A week ago it was called "Sovereign Liability Management Exercise" following the politically corrected definition of the Greek bankruptcy by Goldman Sachs. However, after Zero Hedge proposed the unpopular acronym SLiME to capture the essence of this idea, the latest appellation of the current Greek metamorphosis stage from solvency to bankruptcy appears to be "reprofiling." Per Bloomberg: "European finance ministers for the first time floated the idea of talks with bondholders over extending Greece’s debt-repayment schedule, saying that last year’s 110 billion-euro ($156 billion) rescue has failed to restore the country to financial health. Europe would consider “reprofiling” Greek bond maturities as part of a package including stepped-up sales of state assets and deeper spending cuts, Luxembourg Prime Minister Jean-Claude Juncker said. “If all these conditions are fulfilled, we can discuss the question of reprofiling,” Juncker told reporters late yesterday after chairing a meeting of euro-area finance chiefs in Brussels. “It’s not reprofiling or nothing. It’s measures, measures and measures, and then maybe reprofiling.” (And speaking of simple profiiling, perhaps someone can tell us why the Rikers island inmate directory is still down, now for almost 12 hours, and since the time of DSK's admission). But back to Greece, where "reprofiling" is merely the latest term to push for what will likely end up being a consensual restructuring: "Introducing that prospect marks a break in Europe’s crisis- fighting strategy, with governments potentially shifting some costs to bondholders instead of relying on taxpayer-funded bailouts to stamp out the debt crisis. The talks were clouded by the absence of International Monetary Fund Managing Director Dominique Strauss-Kahn, who was denied bail in New York yesterday after being arrested on sexual-assault charges." Of course, when that fails, there is always the last case definition: the "muddling through" one, which is the one known as the "rolloff" where reality finally meats the can in the street, and freefall bankruptcy follows.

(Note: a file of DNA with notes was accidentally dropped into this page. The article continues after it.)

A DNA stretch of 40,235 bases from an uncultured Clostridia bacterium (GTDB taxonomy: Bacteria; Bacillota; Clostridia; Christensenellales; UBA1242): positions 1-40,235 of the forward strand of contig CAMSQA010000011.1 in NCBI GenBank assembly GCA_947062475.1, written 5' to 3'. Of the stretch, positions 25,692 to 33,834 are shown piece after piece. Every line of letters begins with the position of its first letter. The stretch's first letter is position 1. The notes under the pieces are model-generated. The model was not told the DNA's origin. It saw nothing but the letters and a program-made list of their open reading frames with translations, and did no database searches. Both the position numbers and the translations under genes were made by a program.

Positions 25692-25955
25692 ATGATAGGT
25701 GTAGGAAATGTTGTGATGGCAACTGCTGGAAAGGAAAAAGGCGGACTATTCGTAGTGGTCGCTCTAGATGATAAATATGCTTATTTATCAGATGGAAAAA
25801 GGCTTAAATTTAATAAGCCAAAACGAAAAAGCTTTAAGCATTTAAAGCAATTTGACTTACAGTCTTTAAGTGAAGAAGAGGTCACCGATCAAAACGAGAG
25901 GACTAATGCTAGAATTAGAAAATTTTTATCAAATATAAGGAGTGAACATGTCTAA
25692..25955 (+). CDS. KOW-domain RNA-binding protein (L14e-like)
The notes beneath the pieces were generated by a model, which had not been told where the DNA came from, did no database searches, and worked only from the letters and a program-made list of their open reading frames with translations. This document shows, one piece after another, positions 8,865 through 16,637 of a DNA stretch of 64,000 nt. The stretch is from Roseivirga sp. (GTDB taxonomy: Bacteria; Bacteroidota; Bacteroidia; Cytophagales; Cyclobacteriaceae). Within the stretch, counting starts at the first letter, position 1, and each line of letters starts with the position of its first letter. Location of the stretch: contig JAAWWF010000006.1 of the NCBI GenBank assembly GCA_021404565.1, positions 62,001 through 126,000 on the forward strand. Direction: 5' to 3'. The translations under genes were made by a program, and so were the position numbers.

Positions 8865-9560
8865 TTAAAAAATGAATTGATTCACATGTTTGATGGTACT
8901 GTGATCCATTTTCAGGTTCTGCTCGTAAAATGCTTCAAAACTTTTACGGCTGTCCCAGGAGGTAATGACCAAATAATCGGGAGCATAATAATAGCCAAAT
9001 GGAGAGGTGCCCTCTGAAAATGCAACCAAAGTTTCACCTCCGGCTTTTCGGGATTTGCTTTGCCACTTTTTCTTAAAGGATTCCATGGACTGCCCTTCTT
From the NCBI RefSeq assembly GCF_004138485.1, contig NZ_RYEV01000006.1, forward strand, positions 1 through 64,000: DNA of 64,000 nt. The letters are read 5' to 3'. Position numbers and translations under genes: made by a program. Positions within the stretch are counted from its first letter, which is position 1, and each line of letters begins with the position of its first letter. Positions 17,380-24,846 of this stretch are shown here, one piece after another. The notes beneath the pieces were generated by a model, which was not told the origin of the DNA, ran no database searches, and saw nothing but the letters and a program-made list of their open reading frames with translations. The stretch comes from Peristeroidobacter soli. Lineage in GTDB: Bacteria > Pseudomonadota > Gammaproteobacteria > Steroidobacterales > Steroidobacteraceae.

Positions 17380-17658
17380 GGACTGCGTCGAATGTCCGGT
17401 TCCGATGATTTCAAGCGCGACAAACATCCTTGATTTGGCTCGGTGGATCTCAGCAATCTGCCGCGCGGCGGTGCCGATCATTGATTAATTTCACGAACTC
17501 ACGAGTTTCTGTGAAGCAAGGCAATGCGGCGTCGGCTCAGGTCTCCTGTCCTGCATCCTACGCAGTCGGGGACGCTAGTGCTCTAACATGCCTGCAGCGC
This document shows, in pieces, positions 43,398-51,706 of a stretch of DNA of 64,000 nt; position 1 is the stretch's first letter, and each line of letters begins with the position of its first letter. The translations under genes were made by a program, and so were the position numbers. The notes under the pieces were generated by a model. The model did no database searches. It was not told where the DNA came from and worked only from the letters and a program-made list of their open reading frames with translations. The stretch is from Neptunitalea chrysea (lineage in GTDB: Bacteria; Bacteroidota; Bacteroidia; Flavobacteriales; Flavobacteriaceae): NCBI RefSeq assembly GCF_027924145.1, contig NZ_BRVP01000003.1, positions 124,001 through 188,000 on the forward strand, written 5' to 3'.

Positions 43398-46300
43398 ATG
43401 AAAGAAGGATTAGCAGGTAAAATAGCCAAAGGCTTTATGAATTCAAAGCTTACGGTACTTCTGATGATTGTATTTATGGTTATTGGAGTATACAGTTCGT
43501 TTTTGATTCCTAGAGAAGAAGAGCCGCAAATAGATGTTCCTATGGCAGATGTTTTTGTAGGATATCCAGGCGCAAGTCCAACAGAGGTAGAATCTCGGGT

Soros Sells Gold ETF While Paulson Buys - PIMCO Favour Gold As A “Protection Against What Can Go Wrong”Submitted by Tyler Durden on 05/17/2011 07:09 -0400
The confirmation of George Soros ETF gold sale has again garnered much media comment. Soros’ $28 billion fund decreased its holdings of the SPDR Gold Trust, the exchange traded fund. Soros had bought gold to protect against possible deflation, though his fund now believes there is a reduced chance of such a condition, the Wall Street Journal recently said, “citing people close to the matter”. Should Soros and his fund think that inflation is now a greater risk than deflation then it is curious that they would sell all their ETF holdings. It is also curious as Soros is on record regarding having serious concerns regarding the outlook for the euro and the dollar and the dollar as reserve currency of the world. There is of course the precedent of other hedge fund managers , such as David Einhorn, who have also sold their gold ETF holdings but bought physical bullion in allocated accounts due to a concern about counter party and systemic risk. This would allow Soros to discreetly accumulate bullion away from the public and media spotlight that result from SEC filings. Paulson & Co., the $36 billion hedge fund founded by John Paulson kept its largest holding - $4.41 billion in the SPDR Gold Trust. Paulson’s belief in gold is seen in the fact that those who buy his fund can have their stakes denominated in gold rather than in dollars, meaning the value of their investment rises and falls with the price of bullion – lessening exposure to the dollar. Paulson, unlike Soros, is on record as having purchased gold to protect against inflation. PIMCO, the largest bond fund in the world, are also increasingly allocating funds to gold in their global equities portfolio. “The largest position in [our] fund is gold, which we think is a very good form of protection against what can go wrong,” said Anne Gudefin, PIMCO’s global equities portfolio manager, told Fortune magazine May 12.